Middle East
Iraq's Sunni bloc halts unity talks
Accordance Front says decision taken after PM rejected its nominee for a cabinet post.
Last Modified: 28 May 2008 08:48 GMT
Many Sunni Arabs view the current Iraqi government as dominated by Shia Arabs and Kurds [GALO/GETTY]

Iraq's Sunni Arab political bloc says it has suspended talks to rejoin the government of Nuri al-Maliki after a disagreement with the prime minister over a cabinet post.

"We have suspended negotiations with the government and pulled out our candidates," Salim al-Jibouri, spokesman for the Accordance Front, a Sunni Arab party, said on Wednesday.
The Accordance Front pulled out of the national unity government in August, seeking the release of mainly Sunni Arab detainees in Iraq's jails.
It also demanded a greater say in security matters.
Al-Jibouri said the Accordance Front's decision was taken after al-Maliki objected to a candidate for a cabinet position.
He said the party drew up a list of candidates for six cabinet posts to hand to the government for approval, but al-Maliki rejected the nomination for the planning ministry.
Al-Maliki refused to give the Sunni bloc an extra government post as a compromise, al-Jibouri said.

Officials from al-Maliki's office were not immediately available for comment.

Al-Hashemi optimistic

A statement on Tuesday from the office of Tareq al-Hashemi, a senior member of the Accordance Front who is also a vice-president of Iraq, said he believed the talks would succeed despite disagreements.

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"We achieved significant progress on returning to the government although there are some differences in points of view over some ministries and candidates," he said.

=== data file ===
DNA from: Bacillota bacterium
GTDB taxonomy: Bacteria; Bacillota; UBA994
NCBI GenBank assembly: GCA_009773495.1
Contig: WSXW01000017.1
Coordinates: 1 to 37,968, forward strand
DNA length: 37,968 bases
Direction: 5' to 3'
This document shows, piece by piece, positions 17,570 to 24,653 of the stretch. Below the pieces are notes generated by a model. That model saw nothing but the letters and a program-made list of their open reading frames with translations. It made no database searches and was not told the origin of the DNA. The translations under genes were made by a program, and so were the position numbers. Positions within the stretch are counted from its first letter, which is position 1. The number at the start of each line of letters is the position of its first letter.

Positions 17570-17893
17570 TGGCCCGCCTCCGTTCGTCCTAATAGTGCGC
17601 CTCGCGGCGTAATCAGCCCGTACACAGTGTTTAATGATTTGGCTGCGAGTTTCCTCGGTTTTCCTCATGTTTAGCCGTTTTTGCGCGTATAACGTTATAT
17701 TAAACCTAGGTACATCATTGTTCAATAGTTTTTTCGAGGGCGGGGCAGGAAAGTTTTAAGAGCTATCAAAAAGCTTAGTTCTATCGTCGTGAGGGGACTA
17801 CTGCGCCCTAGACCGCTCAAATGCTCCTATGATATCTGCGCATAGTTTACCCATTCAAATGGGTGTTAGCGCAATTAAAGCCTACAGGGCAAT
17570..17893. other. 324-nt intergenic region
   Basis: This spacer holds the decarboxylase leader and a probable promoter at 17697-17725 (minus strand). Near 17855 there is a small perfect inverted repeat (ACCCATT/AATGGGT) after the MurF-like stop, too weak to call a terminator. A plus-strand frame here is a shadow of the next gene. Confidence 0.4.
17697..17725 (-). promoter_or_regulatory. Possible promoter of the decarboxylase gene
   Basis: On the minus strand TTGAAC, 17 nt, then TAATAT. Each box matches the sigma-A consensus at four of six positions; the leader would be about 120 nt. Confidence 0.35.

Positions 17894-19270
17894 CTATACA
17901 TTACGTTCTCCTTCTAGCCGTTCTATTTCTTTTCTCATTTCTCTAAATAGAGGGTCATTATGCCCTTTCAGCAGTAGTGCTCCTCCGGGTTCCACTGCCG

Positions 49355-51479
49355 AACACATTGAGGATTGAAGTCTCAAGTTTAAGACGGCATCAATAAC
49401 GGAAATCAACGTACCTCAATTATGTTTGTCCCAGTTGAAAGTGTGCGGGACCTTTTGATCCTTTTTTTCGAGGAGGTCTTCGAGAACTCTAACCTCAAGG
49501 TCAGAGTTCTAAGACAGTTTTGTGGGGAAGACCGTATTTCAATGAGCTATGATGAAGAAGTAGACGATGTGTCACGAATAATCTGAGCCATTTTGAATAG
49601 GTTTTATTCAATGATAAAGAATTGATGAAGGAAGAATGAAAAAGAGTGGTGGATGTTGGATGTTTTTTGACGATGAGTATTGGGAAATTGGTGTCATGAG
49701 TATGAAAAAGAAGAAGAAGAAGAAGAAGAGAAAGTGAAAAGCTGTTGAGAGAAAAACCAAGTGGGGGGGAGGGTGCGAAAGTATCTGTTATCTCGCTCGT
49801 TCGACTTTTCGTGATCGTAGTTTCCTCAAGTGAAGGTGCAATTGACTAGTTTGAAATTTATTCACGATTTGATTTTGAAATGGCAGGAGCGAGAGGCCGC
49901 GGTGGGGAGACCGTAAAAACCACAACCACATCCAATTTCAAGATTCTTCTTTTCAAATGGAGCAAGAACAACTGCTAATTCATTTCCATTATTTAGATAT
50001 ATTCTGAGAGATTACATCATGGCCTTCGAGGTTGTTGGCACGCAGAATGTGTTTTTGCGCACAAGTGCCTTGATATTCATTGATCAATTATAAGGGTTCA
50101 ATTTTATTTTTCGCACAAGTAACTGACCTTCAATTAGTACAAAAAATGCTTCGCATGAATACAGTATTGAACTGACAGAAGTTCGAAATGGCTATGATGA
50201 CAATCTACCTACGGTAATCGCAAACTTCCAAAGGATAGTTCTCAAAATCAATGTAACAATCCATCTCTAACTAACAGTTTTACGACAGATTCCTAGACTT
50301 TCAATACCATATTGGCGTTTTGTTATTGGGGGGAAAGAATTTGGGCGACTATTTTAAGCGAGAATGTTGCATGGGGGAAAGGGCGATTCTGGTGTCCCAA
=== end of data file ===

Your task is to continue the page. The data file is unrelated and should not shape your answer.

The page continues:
"And we hope that in the coming days that this will be resolved and the Accordance Front will return to the national unity government."

Sunni Arabs have little voice in a cabinet dominated by Shia Arabs and Kurds.

Mixed appraisal

Since becoming prime minister in May 2006, al-Maliki has faced constant criticism from the community that he has promoted the interests of the majority Shia ahead of the country's other sectarian and ethnic groups.
But he won praise from Sunni Arab politicians after launching a crackdown on Shia militias in Baghdad and the southern oil city of Basra.

The government has also begun releasing Sunni Arab prisoners under a new amnesty law.    
Sunni Arabs were dominant under Saddam Hussein and anti-government fighters have drawn support from the community.

Persuading the bloc to rejoin has been a main aim of the US policy in Iraq, and is widely seen as a vital step in reconciling the country's factions after years of conflict.
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